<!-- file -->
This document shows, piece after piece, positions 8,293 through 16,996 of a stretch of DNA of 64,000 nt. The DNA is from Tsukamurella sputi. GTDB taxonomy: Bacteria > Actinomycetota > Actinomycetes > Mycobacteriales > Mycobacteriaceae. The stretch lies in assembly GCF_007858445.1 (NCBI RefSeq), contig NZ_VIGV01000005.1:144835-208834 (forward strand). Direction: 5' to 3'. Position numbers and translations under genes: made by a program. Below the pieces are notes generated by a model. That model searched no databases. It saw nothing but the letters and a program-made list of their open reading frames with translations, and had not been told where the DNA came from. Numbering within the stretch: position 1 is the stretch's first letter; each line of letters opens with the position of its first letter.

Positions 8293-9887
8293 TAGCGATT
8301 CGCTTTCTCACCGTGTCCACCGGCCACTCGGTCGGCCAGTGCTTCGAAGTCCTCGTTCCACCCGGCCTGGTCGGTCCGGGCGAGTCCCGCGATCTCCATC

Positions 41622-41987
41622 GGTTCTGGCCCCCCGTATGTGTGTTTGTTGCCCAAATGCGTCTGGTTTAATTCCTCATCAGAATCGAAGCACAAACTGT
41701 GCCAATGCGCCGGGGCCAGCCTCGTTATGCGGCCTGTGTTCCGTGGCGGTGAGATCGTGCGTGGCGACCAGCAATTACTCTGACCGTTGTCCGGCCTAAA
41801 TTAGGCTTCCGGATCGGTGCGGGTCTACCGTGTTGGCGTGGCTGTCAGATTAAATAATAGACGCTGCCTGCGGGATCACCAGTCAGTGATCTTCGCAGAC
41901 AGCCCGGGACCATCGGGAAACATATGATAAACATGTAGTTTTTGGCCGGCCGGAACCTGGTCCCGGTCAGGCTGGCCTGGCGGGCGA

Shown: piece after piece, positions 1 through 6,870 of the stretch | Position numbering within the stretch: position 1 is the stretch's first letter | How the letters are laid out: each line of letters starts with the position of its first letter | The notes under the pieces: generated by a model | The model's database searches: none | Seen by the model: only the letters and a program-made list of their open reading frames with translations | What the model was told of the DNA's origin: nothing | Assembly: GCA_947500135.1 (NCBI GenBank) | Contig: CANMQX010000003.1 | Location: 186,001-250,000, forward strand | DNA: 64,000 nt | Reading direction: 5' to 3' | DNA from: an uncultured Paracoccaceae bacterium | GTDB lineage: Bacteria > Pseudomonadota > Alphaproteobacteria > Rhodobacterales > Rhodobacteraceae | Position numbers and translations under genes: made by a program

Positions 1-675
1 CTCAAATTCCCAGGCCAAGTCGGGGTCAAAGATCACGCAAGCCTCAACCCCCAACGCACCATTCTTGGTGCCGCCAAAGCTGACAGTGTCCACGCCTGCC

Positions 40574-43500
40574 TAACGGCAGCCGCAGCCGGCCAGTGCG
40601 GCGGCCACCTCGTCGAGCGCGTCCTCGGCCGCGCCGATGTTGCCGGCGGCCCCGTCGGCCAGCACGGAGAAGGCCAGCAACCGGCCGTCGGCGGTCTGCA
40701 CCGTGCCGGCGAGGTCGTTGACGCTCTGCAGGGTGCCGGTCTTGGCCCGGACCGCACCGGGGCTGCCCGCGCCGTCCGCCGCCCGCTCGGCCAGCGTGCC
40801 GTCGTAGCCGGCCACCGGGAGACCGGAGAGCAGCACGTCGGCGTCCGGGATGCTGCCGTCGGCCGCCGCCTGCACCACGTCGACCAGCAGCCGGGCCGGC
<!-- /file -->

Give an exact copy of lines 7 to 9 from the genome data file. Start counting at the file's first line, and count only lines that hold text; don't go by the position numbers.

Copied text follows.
41701 GCCAATGCGCCGGGGCCAGCCTCGTTATGCGGCCTGTGTTCCGTGGCGGTGAGATCGTGCGTGGCGACCAGCAATTACTCTGACCGTTGTCCGGCCTAAA
41801 TTAGGCTTCCGGATCGGTGCGGGTCTACCGTGTTGGCGTGGCTGTCAGATTAAATAATAGACGCTGCCTGCGGGATCACCAGTCAGTGATCTTCGCAGAC
41901 AGCCCGGGACCATCGGGAAACATATGATAAACATGTAGTTTTTGGCCGGCCGGAACCTGGTCCCGGTCAGGCTGGCCTGGCGGGCGA